Go Green

The future is not a stroke of fate, but the consequence of the decisions we make today. In everything we do, to consider the end. That is sustainability!


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    Our leitmotif


    The UN's 17 Sustainable Development Goals (SDGs) define global priorities and aspirations for sustainable development through 2030 and seek to mobilize global efforts around a common set of goals and targets. The SDGs call for global action by governments, business and civil society to end poverty and create a life of dignity and opportunity for all people within the boundaries of the planet. Learn more about SDGs.

    Our contribution for a better world


    Planning systems and optimization are important tools, especially when it comes to sustainability and resources.

    • CO2 reduction (SDG7, SDG13)
    • Increase of energy efficiency (SDG7, SDG13)
    • Increase of the recycling rate (SDG12,SDG14)
    • Sustainable supply chain (SDG7, SDG 10)
    • Waste prevention (SDG12, SDG14)
    • Personnel & Resource Planning (SDG3, SDG4)
    • Sustainable sourcing (SDG12)

    In the manufacturing industry, 100 % sustainability is currently not feasible. Too many non-renewable raw materials are used. Nevertheless, sustainability can be significantly improved by minimizing the use of energy and natural resources. The following is a practical example of how this can be supported by intelligent optimization algorithms.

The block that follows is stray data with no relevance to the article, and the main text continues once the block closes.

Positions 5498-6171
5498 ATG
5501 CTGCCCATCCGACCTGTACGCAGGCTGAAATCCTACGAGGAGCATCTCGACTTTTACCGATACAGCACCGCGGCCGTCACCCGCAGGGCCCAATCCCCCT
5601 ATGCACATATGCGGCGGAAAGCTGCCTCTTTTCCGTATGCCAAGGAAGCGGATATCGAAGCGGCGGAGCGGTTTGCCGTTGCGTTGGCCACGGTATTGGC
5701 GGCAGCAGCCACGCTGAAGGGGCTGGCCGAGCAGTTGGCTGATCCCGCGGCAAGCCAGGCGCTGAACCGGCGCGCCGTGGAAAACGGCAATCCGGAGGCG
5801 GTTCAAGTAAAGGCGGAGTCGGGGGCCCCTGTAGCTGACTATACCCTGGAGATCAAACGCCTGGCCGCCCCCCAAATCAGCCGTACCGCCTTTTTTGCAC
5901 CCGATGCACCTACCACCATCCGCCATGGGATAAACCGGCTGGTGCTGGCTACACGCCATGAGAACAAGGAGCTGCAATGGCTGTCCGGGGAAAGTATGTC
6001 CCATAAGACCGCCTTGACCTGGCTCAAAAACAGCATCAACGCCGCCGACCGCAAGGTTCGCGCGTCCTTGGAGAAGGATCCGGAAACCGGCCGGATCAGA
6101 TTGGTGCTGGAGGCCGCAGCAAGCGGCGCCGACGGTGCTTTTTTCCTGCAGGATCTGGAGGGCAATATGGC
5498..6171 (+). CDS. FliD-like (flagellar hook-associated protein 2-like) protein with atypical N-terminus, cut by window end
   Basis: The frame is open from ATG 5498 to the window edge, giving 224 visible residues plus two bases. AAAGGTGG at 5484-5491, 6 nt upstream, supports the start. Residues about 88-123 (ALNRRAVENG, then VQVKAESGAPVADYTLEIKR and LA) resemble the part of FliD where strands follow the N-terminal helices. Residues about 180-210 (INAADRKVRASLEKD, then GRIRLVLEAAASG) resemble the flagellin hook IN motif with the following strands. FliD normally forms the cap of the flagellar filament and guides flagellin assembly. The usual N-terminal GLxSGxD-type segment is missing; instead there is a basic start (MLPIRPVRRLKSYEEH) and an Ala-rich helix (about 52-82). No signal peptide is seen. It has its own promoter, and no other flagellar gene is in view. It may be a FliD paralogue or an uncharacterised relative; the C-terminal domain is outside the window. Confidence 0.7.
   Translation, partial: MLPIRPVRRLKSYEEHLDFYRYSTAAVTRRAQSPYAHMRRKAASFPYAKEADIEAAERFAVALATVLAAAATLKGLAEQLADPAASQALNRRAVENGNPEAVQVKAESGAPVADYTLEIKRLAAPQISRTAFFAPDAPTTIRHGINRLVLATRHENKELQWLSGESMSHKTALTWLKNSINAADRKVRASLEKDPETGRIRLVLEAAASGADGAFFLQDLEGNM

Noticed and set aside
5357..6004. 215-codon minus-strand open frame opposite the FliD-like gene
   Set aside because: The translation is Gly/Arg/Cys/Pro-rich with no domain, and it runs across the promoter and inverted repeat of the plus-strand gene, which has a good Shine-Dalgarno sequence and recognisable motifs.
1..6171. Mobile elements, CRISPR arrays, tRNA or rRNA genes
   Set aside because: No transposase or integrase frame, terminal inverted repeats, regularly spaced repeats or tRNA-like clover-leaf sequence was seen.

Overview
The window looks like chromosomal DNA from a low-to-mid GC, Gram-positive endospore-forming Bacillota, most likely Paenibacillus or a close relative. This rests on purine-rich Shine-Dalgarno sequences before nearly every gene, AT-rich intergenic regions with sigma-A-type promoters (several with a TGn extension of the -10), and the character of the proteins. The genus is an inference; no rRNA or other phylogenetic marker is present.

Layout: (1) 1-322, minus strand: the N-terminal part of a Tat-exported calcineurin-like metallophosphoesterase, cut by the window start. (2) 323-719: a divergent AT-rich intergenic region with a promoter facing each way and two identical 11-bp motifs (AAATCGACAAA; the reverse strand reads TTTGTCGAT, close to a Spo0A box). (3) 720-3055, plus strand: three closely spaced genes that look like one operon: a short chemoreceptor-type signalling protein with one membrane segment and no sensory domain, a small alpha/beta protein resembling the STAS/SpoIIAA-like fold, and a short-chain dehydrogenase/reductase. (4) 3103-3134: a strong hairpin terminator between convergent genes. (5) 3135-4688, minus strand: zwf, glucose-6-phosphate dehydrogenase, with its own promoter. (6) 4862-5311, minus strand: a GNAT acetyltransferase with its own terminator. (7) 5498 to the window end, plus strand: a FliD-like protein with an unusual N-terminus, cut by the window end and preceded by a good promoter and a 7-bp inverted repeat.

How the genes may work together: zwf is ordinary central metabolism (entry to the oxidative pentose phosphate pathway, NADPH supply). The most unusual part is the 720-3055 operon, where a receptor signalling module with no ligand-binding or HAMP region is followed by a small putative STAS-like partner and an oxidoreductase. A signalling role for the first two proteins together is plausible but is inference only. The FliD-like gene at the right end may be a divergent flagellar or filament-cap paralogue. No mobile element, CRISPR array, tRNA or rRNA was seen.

From the field - Go Green in action

    Energy - an expensive commodity


    A project report from the metal industry
    Our customer is a renowned manufacturer of high-quality rolled aluminum products, which are used worldwide for aircraft and cars, machinery, buildings, sports and electronic goods or packaging. The technological core competences are recycling, casting, rolling, heat treatment and surface finishing.

    Production with high energy input
    The production of aluminum is extremely energy-intensive; an average of 15,700 kWh of electrical energy is required to produce one ton of aluminum. In addition, there are the energy costs that are incurred in the further processing of the aluminum products.

    Everything passes through the bottleneck
    our customer uses annealing furnaces for the heat treatment of semi-finished aluminium products. These furnaces are bottlenecks, i.e. the capacity of these plants limits the throughput of the total production. For this reason, these energy-intensive plants are operated around the clock, 7 days a week.

    From the field - Go Green in action

    How to reduce costs and CO2


    Recognize the potential
    The starting point for increasing furnace efficiency and thus reducing energy consumption is the optimization of furnace utilization by using dedicated algorithms. These aim to minimize the number of furnace loads while maintaining the same amount of material. In addition, the energy input necessary to reach the material-dependent annealing temperatures is to be reduced. Maximized furnace loading and reduction of heating and cooling phases lead directly to considerable energy savings.

    Find the optimal approach
    The grouping of orders that are suitable for joint furnace loading is complex. Until now, the orders have been combined manually, which does not lead to optimal solutions within a reasonable time given the number of parameters to be considered. bisonaire has developed an algorithm for this optimization problem that automates the complete furnace planning. As a result the furnace load could be increased by at least 20 % compared to manual planning. In addition, setup times (warm-up and cooling phases) have been reduced by up to 50 %.